- Soft tissue manipulation with passive stretching – A technique in which the manual therapist begins on the opposite side and creates a range of motion to discover any restrictions, then moves to the aggravated site and uses soft palpation to relieve the spasm. This may help to increase range of motion, improve circulation, reduce stiffness, and decrease pain and tension.
- Aromatherapy – Uses essential oils, which are inhaled and massaged (in a diluted form) into the skin. This technique aims to treat a variety of disorders, such as stress and anxiety, as well as a wide range of other physical ailments. For instance, aromatherapy may help to reduce hypertension, treat skin conditions (e.g., burns), reduce chronic pain and muscle aches, aid in digestion, and treat respiratory infections.
- Effleurage – A smooth, gliding stroke, generally used in a Swedish massage, which uses both hands to relax soft tissue. This may help to promote relaxation, improve breathing, reduce pain, enhance immune response, accelerate wound healing, reduce edema, and provide a sense of well being.
- Friction – The deepest of Swedish massage strokes, this technique involves deep, circular movements applied to soft tissue, causing the underlying layers of tissue to rub against each other and increase blood flow to the massaged area. This method may help to break down scar tissue, increase circulation, decrease scar tissue, and accelerate the healing of wounds and fractures.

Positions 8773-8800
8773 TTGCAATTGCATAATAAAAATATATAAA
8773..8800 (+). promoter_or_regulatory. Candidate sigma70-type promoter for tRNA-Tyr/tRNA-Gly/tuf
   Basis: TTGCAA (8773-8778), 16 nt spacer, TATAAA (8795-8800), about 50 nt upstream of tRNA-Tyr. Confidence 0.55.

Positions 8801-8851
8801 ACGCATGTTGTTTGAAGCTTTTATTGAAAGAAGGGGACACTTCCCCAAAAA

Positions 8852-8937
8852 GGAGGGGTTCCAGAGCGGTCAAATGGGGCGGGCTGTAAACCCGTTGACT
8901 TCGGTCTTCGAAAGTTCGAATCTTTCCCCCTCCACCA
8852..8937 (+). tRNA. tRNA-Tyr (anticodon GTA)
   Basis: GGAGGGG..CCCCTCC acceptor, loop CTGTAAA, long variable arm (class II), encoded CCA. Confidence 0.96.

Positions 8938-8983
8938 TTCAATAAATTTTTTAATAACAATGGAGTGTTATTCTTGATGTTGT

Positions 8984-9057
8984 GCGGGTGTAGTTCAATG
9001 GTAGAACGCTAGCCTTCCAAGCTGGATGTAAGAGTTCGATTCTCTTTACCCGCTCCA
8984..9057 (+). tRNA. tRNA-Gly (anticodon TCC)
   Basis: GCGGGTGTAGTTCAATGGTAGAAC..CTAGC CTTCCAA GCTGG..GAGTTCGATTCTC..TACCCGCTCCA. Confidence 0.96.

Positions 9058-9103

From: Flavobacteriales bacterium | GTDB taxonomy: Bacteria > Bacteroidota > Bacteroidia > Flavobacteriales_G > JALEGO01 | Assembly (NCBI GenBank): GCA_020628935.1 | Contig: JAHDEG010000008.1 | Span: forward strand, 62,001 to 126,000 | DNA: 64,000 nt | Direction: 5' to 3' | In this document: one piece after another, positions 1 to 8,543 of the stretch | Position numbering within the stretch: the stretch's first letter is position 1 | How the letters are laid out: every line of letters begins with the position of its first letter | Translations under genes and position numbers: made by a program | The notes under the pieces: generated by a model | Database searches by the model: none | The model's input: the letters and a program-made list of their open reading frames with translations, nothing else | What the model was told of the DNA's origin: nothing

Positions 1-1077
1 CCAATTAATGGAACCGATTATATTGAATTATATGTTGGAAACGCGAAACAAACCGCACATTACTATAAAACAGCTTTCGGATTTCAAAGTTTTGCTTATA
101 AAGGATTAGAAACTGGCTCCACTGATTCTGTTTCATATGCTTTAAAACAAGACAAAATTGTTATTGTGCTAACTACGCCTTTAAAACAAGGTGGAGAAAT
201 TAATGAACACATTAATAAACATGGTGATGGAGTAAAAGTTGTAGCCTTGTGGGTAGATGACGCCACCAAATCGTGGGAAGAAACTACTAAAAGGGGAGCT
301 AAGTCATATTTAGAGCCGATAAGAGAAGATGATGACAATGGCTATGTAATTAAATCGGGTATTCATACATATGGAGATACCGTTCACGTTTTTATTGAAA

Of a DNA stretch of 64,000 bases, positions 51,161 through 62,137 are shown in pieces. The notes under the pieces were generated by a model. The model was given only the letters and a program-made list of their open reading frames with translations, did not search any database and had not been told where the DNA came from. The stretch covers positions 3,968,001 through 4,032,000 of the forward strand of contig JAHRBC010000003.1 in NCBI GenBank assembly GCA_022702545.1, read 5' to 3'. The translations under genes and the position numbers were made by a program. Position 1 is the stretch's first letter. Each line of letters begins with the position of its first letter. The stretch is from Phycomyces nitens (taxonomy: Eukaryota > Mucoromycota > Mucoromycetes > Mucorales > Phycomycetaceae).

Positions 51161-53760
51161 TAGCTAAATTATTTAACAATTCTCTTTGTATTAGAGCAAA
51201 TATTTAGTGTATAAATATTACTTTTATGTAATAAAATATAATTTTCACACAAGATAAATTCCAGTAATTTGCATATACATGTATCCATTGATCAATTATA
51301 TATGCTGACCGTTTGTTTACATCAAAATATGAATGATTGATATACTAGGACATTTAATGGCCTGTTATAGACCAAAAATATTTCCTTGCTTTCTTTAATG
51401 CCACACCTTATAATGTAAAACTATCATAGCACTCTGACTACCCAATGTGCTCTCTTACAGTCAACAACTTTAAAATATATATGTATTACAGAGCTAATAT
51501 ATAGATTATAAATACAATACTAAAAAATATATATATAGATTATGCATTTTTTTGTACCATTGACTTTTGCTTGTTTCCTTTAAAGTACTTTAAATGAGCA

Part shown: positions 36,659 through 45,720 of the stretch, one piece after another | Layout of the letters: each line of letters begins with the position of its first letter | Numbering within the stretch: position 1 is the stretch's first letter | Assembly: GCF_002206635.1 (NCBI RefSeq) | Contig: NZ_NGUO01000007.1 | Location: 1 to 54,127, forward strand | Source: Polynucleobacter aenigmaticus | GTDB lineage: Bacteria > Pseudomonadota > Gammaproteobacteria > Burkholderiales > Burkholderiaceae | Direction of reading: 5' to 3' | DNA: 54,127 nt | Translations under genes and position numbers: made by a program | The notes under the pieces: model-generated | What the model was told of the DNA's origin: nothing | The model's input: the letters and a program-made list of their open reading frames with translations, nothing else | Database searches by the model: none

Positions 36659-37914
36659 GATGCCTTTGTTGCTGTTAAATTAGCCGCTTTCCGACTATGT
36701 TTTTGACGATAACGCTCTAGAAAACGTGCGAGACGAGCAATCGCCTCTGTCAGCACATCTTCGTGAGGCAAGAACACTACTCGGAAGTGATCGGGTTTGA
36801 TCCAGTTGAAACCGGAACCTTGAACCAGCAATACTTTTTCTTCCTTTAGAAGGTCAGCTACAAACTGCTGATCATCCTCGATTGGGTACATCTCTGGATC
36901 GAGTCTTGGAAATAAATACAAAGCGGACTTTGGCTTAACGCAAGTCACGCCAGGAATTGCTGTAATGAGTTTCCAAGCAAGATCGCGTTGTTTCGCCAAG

- Trigger point therapy – A method that applies concentrated finger pressure to trigger points to break cycles of pain and dysfunction. This technique may help to reduce stiffness, relieve pain, and increase range of motion, flexibility, and circulation.
- Acupressure – This method involves applying pressure to points on the body, such as the face and wrist, to relieve symptoms like stomach discomfort, pain and tingling, nausea, and headaches. For example, the therapist may press directly under the nostrils to relieve hamstring pain, the wrist to alleviate nausea, and hill of the hand to relieve headaches.
- Reflexology – A technique applied to the feet and hands to promote healing and to stimulate the body’s internal organs and muscle systems. This technique may help to release tension and congestion, improve circulation of blood and lymphatic fluids, increase energy, normalize body functions, increase oxygen flow, and improve immune function.
- Reiki – A form of energy healing that is used to reduce stress, improve sleep, decrease depression and fear, and increase energy, peace and feelings of well being.